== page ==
Is the buzz from energy drinks worth the health risks?

Is the buzz from energy drinks worth the health risks?

Drinking energy drinks every morning is routine for some Fairmont students. But if they knew what these drinks are made of, they might pick something else.

These sugar-filled carbonated sodas have become very popular over the past few years, especially among young people. And while some of these drinks may taste good, the effects the beverages have on the body – especially the heart – aren’t ideal.

For instance, energy drinks like Amp, Rock Star, Monster, Nos and Jolt contain nearly four times the caffeine of an equivalent amount of soda. In addition, energy drinks often include ingredients such as taurine, glucuronolactone, ginseng, ginkgo, biloba and guarana. That last ingredient, in fact, also contains high amounts of caffeine, which isn’t acknowledged on beverage labels.

“Caffeine has been around for a very long time, but it is only over the past 10 to 20 years that there have been drinks with such high amounts of it,” said Dr. James Pacenta, a cardiologist at Miami Valley Hospital. “In the long run, caffeine could really affect your heart and blood pressure.”

Energy drinks such as Red Bull and Monster have many chemicals in them that aren’t healthy for the human body, according to Pacenta. “Drinking an excessive amount of these drinks, or any caffeinated drink for that matter, isn’t the right thing to do for you body and your nutrition,” he said.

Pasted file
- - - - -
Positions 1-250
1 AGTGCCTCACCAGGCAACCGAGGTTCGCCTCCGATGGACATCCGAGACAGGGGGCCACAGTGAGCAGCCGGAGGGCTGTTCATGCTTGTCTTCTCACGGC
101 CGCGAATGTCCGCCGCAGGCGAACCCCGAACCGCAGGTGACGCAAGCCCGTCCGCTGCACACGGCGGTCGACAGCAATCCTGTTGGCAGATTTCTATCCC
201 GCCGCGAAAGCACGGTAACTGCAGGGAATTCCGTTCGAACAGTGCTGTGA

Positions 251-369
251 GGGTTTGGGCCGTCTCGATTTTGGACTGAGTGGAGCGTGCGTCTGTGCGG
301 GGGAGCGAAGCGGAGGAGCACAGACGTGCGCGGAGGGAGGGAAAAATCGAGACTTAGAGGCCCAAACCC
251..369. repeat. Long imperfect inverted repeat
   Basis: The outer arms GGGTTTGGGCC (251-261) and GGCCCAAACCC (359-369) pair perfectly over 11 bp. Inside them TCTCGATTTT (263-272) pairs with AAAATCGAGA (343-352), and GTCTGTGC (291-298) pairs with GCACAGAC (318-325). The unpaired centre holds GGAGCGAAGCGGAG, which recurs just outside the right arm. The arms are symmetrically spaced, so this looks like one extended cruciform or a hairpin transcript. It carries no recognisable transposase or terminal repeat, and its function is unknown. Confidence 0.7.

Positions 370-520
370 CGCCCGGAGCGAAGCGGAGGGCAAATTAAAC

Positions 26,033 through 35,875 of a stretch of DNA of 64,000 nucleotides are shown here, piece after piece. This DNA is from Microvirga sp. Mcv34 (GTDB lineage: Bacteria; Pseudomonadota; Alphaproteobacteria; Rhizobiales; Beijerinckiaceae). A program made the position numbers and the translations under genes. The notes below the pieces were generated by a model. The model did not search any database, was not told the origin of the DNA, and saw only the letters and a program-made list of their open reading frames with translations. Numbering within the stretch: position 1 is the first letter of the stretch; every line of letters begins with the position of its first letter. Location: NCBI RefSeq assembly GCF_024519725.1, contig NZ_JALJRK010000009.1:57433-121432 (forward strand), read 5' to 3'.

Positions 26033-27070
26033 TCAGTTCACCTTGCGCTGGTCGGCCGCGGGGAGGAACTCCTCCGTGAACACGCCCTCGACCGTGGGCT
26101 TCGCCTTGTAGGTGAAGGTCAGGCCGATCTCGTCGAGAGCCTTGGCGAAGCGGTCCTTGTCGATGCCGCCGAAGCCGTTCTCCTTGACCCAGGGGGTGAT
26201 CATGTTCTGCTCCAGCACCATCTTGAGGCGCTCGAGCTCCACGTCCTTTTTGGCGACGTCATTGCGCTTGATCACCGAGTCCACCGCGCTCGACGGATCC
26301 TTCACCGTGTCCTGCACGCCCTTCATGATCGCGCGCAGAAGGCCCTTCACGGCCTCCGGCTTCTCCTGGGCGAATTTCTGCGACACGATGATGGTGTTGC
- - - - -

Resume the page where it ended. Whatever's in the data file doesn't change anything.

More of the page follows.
In fact, research published in the Mayo Clinic Proceedings revealed “four documented cases of caffeine-associated death have been reported, as well as five separate cases of seizures associated with the consumption of energy/power drinks.”

But many young people drink four or five of these drinks a day. “Energy drinks are a part of my everyday routine,” Fairmont sophomore Sydney Isaacs said. “I like energy drinks and they keep me awake during the day.”

Many students share Isaacs’ sentiments, but Pacenta says they’d be better off thinking about lifestyle changes instead of looking for energy in a can. “Many high school students want or think they need energy drinks,” he said. “But the best alternative to these drinks is getting exercise, having good dietary habits and getting the right amount of sleep.”

The amount of caffeine in energy drinks exceeds the amount found in an equivalent amount of brewed coffee, which is why medical professionals such as Pacenta add that energy drinks aren’t good to drink in the morning before school. Eating a healthy breakfast would help just as much or more than drinking a 12-ounce can of caffeine and sugar, he said.

Pacenta doesn’t say energy drinks are inherently bad for people, though. “The main thing I tell people who ask about energy drinks and whether or not to drink them is that anything in moderation is OK,” he said.

Fairmont sophomore Taylor Jones doesn’t have a problem moderating her intake of energy drinks because she doesn’t care for them.

“I don’t really like energy drinks because they make me feel shaky,” she said. “And I don’t like the way they make my teeth feel.”